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The comparative cost of food and beverages at remote Indigenous communities, Northern Territory, Australia

Ferguson, Megan, O'Dea, Kerin, Chatfield, Mark, Moodie, Marjory, Altman, Jon and Brimblecombe, Julie 2016, The comparative cost of food and beverages at remote Indigenous communities, Northern Territory, Australia, Australian and New Zealand journal of public health, vol. 40, no. Supplement 1, pp. S21-S26, doi: 10.1111/1753-6405.12370.

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Title The comparative cost of food and beverages at remote Indigenous communities, Northern Territory, Australia
Author(s) Ferguson, Megan
O'Dea, Kerin
Chatfield, Mark
Moodie, MarjoryORCID iD for Moodie, Marjory orcid.org/0000-0001-6890-5250
Altman, Jon
Brimblecombe, Julie
Journal name Australian and New Zealand journal of public health
Volume number 40
Issue number Supplement 1
Start page S21
End page S26
Total pages 6
Publisher Wiley-Blackwell
Place of publication Milton, Qld.
Publication date 2016-04
ISSN 1326-0200
1753-6405
Keyword(s) food cost
public policy
remote Indigenous
Summary OBJECTIVE: To determine the average price difference between foods and beverages in remote Indigenous community stores and capital city supermarkets and explore differences across products.

METHODS: A cross-sectional survey compared prices derived from point-of-sale data in 20 remote Northern Territory stores with supermarkets in capital cities of the Northern Territory and South Australia for groceries commonly purchased in remote stores. Average price differences for products, supply categories and food groups were examined.

RESULTS: The 443 products examined represented 63% of food and beverage expenditure in remote stores. Remote products were, on average, 60% and 68% more expensive than advertised prices for Darwin and Adelaide supermarkets, respectively. The average price difference for fresh products was half that of packaged groceries for Darwin supermarkets and more than 50% for food groups that contributed most to purchasing.

CONCLUSIONS: Strategies employed by manufacturers and supermarkets, such as promotional pricing, and supermarkets' generic products lead to lower prices. These opportunities are not equally available to remote customers and are a major driver of price disparity.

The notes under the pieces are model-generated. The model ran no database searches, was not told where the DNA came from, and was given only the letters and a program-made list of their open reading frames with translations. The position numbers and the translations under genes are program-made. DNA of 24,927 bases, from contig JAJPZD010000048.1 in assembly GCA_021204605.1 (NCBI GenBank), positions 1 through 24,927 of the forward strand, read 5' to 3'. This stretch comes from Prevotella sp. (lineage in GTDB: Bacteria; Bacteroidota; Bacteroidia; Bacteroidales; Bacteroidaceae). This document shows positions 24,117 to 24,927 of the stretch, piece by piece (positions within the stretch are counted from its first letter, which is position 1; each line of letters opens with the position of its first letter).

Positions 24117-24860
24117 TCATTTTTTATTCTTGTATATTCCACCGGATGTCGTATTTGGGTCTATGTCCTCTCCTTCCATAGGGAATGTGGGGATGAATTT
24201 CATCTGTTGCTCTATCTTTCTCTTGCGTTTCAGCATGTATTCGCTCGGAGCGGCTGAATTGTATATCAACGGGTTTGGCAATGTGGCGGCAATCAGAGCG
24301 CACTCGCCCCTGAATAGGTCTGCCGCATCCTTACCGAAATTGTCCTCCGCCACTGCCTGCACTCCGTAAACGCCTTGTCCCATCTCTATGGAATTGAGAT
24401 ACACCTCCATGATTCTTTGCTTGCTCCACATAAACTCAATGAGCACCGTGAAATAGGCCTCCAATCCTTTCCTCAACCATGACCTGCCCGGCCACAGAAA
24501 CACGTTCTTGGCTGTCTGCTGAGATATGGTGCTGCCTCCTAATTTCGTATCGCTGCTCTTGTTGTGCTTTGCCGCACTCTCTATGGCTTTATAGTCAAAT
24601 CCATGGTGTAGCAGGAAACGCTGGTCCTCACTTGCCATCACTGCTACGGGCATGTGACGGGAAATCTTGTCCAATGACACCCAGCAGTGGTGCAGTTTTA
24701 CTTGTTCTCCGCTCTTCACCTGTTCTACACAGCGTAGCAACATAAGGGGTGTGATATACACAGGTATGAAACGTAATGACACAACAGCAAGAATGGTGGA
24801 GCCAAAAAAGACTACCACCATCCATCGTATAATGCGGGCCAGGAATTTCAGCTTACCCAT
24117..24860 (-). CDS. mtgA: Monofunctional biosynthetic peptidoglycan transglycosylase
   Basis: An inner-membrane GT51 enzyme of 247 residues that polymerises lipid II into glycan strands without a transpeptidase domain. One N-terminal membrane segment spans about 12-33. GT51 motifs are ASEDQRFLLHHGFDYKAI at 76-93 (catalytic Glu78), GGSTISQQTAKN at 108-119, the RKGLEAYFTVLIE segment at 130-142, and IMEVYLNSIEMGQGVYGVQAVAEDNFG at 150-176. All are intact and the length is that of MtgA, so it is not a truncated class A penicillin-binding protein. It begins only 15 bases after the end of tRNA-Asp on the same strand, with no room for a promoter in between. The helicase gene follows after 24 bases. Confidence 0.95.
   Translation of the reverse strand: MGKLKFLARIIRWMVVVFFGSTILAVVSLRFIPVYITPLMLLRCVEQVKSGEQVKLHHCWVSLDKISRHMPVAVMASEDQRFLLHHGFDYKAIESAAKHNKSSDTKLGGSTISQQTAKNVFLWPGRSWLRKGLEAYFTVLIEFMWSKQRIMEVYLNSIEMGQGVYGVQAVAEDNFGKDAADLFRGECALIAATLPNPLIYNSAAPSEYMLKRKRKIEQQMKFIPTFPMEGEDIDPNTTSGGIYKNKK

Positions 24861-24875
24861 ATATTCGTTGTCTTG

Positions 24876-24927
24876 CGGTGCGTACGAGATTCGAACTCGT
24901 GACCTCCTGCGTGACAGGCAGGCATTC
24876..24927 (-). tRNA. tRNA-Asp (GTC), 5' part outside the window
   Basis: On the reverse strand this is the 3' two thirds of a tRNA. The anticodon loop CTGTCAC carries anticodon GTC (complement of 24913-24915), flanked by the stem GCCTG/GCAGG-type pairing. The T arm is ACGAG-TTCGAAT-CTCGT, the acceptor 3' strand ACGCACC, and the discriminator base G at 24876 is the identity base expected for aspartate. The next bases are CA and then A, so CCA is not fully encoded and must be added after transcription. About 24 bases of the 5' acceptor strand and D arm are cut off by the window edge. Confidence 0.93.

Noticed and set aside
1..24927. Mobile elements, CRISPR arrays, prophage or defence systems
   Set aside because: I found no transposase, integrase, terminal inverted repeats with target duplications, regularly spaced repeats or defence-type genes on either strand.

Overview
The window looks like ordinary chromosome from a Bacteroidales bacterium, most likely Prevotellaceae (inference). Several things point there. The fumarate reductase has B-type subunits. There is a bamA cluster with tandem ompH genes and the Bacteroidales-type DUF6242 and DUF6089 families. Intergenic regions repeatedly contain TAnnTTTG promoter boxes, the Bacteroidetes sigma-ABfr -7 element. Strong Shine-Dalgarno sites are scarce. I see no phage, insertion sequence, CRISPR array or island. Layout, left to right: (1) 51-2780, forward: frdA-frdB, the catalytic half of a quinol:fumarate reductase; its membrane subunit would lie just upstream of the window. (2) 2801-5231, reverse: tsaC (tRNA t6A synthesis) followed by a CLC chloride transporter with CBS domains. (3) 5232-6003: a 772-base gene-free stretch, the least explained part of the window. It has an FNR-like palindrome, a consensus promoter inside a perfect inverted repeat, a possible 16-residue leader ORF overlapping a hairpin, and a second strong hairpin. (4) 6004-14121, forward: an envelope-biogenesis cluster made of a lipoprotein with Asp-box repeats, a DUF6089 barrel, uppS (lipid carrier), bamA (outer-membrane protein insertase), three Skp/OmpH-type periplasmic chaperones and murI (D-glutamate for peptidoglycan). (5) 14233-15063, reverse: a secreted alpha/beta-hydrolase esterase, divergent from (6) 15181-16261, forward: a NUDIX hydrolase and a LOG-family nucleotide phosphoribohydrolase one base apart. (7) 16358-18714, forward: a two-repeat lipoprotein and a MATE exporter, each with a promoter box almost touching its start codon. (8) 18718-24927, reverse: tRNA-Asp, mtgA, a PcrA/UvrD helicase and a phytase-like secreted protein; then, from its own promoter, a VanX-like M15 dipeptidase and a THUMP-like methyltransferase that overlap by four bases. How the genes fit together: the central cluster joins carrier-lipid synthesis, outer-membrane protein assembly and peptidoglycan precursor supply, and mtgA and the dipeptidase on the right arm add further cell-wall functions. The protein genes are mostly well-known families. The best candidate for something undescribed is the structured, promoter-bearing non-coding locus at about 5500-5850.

IMPLICATIONS: Food affordability for already disadvantaged residents of remote communities could be improved by policies targeted at manufacturers, wholesalers and/or major supermarket chains.
Language eng
DOI 10.1111/1753-6405.12370
Indigenous content on
Field of Research 111701 Aboriginal and Torres Strait Islander Health
1117 Public Health And Health Services
1402 Applied Economics
1605 Policy And Administration
Socio Economic Objective 920301 Aboriginal and Torres Strait Islander Health - Determinants of Health
HERDC Research category C1 Refereed article in a scholarly journal
ERA Research output type C Journal article
Copyright notice ©2015, The Authors
Free to Read? Yes
Use Rights Creative Commons Attribution noncommercial no derivatives licence
Persistent URL http://hdl.handle.net/10536/DRO/DU:30080255

Document type: Journal Article
Collections: Faculty of Health
Population Health
Open Access Collection
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Every reasonable effort has been made to ensure that permission has been obtained for items included in DRO. If you believe that your rights have been infringed by this repository, please contact drosupport@deakin.edu.au.